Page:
He said the rapid rise of flash (the enterprise flash/SSD market is expected to reach $1.2 billion in sales by 2015), and the eventual demise of spinning disk drives just makes sense. “Now, I am certainly not being an apologist for the sudden overnight extinction of diskosaurus, but the rapid current move to deploy varying types of solid-state storage (across many devices, and in many iterations, sometimes just judiciously added and sometimes replacing chunks of spinning data) is certainly a glimpse of the future. It is too logical to ignore, as the price becomes more right for more of the data….”
Earlier this month Pure Storage announced its Forever Flash business model designed to reduce storage ownership costs and eliminate storage downtime and the need for forklift upgrades. “Our research consistently tells us that maintaining traditional storage infrastructure is a major pain point for IT managers, resulting in additional cost and sometimes risk for the business,” said Simon Robinson, Vice President, Storage at 451 Research, in a prepared statement in the announcement.
Solid state technology, whether all-flash, hybrid, server or memory-based, is a significant driver behind the changing storage landscape, said Fine. “Flash is changing the economics of storage. The same is true as to how flash and convergence are changing the economics of the datacenter.”
In addition to flash, cloud has been taking a bigger piece of the enterprise storage pie, with Amazon and Microsoft (Azure) driving prices down and drawing in competitors like IBM, which just announced it would spend $1.2 billion to boost its cloud storage services to tap into a $100 billion market.
Convergence – AKA converged infrastructure, combining storage with servers and networking – is also gathering momentum. “Customers don’t want to have different vendors for their servers, storage and networking… they’re looking for vendors and solutions to bring all of that together in a unified way”, said Fine. “But you can’t really do convergence without software interoperability”, he added.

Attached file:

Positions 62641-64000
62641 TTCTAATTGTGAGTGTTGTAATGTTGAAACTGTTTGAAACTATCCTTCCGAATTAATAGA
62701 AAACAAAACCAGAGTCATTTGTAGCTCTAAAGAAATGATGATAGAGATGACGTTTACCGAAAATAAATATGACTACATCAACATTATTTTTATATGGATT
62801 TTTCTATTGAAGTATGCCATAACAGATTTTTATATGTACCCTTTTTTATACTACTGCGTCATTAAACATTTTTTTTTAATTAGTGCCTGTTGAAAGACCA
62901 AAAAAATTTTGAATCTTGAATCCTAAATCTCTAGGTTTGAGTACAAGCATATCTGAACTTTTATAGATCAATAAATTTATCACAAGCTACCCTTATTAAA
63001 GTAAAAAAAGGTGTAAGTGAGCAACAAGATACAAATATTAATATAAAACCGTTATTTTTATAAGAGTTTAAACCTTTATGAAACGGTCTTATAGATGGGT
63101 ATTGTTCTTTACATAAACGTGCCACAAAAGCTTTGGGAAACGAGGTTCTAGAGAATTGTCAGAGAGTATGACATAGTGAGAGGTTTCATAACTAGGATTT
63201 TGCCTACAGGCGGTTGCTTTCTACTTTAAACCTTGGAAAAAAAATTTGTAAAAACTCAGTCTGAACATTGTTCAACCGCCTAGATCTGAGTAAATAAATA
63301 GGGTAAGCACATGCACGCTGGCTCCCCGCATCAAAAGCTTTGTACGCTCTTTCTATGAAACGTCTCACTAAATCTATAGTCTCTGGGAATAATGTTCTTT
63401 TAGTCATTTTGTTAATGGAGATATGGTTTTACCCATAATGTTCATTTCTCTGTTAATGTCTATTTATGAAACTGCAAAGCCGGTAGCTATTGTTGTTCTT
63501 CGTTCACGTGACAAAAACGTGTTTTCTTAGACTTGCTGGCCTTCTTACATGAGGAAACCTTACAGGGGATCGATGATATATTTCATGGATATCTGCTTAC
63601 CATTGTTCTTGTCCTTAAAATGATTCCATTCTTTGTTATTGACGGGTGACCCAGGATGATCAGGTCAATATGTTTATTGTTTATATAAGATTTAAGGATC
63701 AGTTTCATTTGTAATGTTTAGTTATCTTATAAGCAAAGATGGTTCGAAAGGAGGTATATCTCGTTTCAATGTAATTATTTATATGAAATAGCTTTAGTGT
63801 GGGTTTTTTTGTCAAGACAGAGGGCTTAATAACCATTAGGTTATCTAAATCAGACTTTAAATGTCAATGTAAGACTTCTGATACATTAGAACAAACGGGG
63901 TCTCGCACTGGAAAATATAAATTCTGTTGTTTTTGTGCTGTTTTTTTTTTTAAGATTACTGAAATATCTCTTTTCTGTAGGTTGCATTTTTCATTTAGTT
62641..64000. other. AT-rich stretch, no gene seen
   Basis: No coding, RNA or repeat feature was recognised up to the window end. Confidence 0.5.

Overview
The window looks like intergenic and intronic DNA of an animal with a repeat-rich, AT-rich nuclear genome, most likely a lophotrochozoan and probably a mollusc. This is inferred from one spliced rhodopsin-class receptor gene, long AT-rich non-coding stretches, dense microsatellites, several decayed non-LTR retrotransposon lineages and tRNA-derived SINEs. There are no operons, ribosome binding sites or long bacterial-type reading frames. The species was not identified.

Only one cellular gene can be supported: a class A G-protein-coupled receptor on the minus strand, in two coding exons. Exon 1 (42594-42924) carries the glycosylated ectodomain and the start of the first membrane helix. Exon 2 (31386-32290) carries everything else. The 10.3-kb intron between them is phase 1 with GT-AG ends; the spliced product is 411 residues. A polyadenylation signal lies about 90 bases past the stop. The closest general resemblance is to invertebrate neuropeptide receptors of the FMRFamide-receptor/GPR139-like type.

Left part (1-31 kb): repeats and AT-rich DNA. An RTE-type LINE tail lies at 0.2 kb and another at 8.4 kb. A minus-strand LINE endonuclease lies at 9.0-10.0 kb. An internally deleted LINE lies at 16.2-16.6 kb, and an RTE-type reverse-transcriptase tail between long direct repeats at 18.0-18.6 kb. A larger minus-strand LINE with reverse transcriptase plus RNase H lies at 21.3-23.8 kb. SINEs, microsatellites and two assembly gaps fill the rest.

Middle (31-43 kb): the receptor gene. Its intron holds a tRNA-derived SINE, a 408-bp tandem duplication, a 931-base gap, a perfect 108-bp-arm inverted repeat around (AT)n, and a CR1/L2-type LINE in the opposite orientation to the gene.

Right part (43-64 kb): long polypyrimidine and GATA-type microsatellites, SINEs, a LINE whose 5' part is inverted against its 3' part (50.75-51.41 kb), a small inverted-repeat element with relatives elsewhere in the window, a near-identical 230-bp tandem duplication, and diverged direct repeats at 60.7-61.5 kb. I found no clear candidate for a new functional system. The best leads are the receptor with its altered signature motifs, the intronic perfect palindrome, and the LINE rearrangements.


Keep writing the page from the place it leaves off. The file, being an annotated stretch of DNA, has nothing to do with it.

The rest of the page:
Software-defined storage (SDS) – or perhaps software-defined data storage to differentiate itself from software-defined security – is expected to reach $5.41 billion by 2018, according to a recent report from MarketsandMarkets. ‘The rise in the big data has escalated the demand for storage requirement and scalability in the data centers thereby increasing the operational as well as capital costs of these data centers and other service providers. To suffice these requirements many major companies are trying to provide solutions which would reduce overall cost, thus increasing the scalability and flexibility to efficiently use the existing and legacy infrastructure at an optimum level.’
Chuck Hollis, Chief Strategist, VMware SAS BU, believes SDS will be an increasingly important discussion in 2014 and beyond. There’s a lot of work to be done, and it won’t all happen this year, but “this is the year it all begins.”
What isn’t and will not change is the need for organizations to respond to rapidly evolving market conditions, said Fine. Information has become an organization’s most valuable asset, and often among its most costly. We expect more significant movement in the data center with respect to storage – including a wide adoption of flash storage due to changing economics, storage and server lines blurring with converged infrastructures and more automated storage technologies to further simplify management and associated costs.